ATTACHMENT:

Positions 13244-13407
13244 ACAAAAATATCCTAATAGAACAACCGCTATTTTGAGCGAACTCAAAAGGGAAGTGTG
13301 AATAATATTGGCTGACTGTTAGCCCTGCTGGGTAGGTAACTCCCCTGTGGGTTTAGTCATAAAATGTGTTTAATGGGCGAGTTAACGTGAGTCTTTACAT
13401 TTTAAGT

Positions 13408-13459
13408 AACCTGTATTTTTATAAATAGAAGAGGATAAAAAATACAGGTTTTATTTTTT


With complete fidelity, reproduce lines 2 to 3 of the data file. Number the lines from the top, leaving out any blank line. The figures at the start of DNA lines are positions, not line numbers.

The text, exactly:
13244 ACAAAAATATCCTAATAGAACAACCGCTATTTTGAGCGAACTCAAAAGGGAAGTGTG
13301 AATAATATTGGCTGACTGTTAGCCCTGCTGGGTAGGTAACTCCCCTGTGGGTTTAGTCATAAAATGTGTTTAATGGGCGAGTTAACGTGAGTCTTTACAT